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momof1gr8girl
01-11-2011, 05:05 PM
I'm not sure if this is the correct forum for this and perhaps someone has already posted about it but I am hoping for some input.

We have been members of an online charter school for 5 years. I have always had to supplement the material or fly through it because my daughter isn't very challenged by it. When we started it was pretty much like paid homeschool curriculum because the only hoops we had to jump through for the state was the state testing. As the years have passed they have put more and more "state hoops" to jump through and are basically now teaching to the state tests. (They've also started a parent forum that is so religiously based it infuriates me.)

I'm done after this year and am going to venture out on my own. My question is do you think it is good/important/necessary to join the Home School Legal Defense Fund? I really cannot imagine the need arising where I would feel like I wish I had them in my corner; but, I'd hate to actually find myself in a situation where I wish I did. They seem very Christian oriented, but I do think their main objective is defending the rights of homeschoolers.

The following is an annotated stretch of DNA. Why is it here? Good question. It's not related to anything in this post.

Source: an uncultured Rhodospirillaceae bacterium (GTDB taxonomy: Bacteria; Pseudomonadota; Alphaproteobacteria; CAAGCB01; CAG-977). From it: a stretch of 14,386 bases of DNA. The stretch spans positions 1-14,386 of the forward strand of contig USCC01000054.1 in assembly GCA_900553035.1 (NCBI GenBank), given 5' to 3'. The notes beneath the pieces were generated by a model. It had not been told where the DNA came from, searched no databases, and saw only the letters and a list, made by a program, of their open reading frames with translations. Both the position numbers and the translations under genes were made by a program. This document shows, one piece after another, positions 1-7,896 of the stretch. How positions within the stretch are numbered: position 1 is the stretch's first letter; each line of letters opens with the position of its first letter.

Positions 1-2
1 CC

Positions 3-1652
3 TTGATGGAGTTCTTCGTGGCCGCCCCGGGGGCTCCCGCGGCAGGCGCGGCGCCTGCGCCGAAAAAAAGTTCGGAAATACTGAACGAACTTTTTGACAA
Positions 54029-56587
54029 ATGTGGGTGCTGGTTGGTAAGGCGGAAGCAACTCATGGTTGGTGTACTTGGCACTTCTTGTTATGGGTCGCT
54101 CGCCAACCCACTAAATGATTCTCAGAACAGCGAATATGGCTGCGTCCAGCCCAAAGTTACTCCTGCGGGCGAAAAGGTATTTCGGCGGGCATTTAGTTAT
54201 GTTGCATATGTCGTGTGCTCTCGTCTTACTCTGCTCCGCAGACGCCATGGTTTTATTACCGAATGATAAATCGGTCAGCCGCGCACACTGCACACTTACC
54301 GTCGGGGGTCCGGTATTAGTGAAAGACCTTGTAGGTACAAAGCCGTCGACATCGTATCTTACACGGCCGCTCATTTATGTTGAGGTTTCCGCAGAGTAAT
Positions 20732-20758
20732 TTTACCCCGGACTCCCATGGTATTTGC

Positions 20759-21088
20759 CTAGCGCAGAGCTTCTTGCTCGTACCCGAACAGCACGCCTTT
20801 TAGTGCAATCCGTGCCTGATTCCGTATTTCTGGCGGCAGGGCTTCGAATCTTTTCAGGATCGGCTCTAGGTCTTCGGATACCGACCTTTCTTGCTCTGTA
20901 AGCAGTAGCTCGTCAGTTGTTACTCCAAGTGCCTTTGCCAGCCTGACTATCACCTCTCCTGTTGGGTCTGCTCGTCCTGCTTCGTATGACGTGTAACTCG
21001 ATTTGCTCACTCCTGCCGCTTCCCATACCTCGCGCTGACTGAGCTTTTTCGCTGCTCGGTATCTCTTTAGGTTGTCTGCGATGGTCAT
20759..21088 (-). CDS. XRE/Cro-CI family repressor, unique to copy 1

I'm very interested in your thoughts.

dbmamaz
01-11-2011, 05:16 PM
I'm sure there are at least 2 other posts around here dealing with them - most people of a liberal secular bend are vehemently opposed to them. They have a sister organization which lobbies for conservative causes. they are a very, very christain organization. They generally wont protect anyone who isnt using a boxed curriculum or needs help due to divorce. Generally you just need to know and conform to your state's home schooling laws. find a secular or inclusive state group to help you with any particulars about your state. As long as you are abiding by the law, there is nothing to be afraid of. HSLDA sells fear.

Hampchick
01-11-2011, 05:43 PM
I would guess if the parenting forum is infuriating you then you would not like being a member of HSLDA :) I wonder if there are any state organizations; even a yahoo group for your state that would have experienced folks willing to help other through the twists and turns. That's what's helped me the most just to understand the legalities in my state.